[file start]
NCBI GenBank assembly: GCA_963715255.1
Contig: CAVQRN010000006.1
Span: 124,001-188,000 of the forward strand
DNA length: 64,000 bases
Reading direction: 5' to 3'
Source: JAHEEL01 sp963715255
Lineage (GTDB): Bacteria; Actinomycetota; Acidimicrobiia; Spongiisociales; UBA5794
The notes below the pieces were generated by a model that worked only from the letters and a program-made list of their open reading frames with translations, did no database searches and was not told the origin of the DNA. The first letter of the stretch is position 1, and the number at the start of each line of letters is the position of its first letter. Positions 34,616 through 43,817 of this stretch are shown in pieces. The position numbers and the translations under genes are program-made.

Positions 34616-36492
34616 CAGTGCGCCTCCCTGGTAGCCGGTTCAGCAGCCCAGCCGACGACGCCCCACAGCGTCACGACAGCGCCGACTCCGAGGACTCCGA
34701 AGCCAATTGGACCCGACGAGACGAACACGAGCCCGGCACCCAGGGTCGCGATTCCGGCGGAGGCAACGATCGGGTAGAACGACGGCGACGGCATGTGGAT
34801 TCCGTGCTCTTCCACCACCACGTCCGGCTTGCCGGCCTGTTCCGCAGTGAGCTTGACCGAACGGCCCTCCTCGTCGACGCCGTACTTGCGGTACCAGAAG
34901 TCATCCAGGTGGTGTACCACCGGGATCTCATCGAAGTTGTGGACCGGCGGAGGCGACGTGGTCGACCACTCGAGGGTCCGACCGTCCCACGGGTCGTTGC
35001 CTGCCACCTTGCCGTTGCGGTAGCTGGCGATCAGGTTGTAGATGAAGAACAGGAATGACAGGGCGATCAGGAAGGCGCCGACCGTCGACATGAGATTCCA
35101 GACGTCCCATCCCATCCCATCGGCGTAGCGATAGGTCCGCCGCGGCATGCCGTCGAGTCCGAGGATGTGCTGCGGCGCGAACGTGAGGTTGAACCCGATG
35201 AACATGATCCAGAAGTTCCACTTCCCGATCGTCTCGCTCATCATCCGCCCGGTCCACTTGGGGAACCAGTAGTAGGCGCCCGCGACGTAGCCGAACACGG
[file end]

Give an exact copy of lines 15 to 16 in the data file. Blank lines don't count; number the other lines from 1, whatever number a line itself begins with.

35101 GACGTCCCATCCCATCCCATCGGCGTAGCGATAGGTCCGCCGCGGCATGCCGTCGAGTCCGAGGATGTGCTGCGGCGCGAACGTGAGGTTGAACCCGATG
35201 AACATGATCCAGAAGTTCCACTTCCCGATCGTCTCGCTCATCATCCGCCCGGTCCACTTGGGGAACCAGTAGTAGGCGCCCGCGACGTAGCCGAACACGG